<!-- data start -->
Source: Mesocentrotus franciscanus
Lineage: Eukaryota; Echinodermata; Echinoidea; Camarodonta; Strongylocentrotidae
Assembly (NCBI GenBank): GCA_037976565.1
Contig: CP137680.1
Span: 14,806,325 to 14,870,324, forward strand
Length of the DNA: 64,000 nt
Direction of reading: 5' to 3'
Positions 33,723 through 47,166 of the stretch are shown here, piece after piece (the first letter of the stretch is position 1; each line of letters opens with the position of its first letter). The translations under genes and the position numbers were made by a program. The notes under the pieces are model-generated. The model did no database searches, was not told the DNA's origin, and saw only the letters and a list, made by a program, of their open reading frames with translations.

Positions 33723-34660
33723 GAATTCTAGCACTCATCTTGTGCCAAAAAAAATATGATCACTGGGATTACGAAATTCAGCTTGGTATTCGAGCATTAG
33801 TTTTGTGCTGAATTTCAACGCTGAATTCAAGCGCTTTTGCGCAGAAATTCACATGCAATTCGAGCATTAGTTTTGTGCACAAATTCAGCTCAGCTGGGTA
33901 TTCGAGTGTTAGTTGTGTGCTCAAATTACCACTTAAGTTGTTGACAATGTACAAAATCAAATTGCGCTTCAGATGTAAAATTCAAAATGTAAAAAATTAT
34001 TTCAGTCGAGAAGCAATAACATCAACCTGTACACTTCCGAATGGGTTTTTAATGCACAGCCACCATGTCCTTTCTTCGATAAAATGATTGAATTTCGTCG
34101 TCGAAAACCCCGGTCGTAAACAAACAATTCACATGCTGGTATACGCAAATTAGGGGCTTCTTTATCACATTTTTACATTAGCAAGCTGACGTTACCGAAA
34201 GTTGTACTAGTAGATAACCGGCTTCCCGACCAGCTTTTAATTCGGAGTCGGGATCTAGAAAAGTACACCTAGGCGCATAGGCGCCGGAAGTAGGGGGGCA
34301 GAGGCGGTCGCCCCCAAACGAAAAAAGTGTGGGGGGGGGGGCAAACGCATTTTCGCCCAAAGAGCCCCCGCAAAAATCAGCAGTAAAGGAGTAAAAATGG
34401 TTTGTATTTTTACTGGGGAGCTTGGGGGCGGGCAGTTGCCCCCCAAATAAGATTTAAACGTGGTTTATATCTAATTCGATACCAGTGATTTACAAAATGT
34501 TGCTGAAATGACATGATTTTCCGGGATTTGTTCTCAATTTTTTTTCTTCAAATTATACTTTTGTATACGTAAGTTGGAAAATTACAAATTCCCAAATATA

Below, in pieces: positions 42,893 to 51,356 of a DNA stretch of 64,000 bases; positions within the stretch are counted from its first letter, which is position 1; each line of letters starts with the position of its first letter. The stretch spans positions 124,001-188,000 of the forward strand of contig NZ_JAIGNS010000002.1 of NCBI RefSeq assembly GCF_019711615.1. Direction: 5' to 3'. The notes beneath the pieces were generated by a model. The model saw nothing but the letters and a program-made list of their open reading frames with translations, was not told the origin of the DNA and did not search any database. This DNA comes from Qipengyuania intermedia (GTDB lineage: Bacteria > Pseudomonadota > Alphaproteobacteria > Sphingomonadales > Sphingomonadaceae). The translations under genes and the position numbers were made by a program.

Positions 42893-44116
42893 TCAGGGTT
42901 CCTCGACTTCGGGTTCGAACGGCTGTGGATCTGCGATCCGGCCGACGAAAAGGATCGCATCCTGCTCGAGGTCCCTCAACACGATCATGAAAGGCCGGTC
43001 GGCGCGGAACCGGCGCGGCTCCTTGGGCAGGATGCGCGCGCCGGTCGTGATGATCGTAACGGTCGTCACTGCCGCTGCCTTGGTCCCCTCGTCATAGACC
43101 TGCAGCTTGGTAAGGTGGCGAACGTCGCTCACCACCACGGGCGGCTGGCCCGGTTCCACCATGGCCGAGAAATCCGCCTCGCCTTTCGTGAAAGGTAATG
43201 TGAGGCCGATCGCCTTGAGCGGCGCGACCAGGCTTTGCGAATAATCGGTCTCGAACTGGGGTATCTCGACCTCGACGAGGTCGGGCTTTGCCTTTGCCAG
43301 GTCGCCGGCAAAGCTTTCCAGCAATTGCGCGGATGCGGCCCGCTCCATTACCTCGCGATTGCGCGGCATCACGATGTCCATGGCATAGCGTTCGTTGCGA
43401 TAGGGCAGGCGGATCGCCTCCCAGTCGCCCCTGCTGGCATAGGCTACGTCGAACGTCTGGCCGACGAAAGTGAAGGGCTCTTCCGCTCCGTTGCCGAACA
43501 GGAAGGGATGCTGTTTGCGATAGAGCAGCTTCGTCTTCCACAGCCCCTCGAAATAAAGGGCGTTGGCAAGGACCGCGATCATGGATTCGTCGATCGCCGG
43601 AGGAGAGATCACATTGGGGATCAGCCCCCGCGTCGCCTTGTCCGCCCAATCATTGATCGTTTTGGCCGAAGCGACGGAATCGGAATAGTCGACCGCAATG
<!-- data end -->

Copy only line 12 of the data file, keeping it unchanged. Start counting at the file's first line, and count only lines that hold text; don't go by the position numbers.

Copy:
33901 TTCGAGTGTTAGTTGTGTGCTCAAATTACCACTTAAGTTGTTGACAATGTACAAAATCAAATTGCGCTTCAGATGTAAAATTCAAAATGTAAAAAATTAT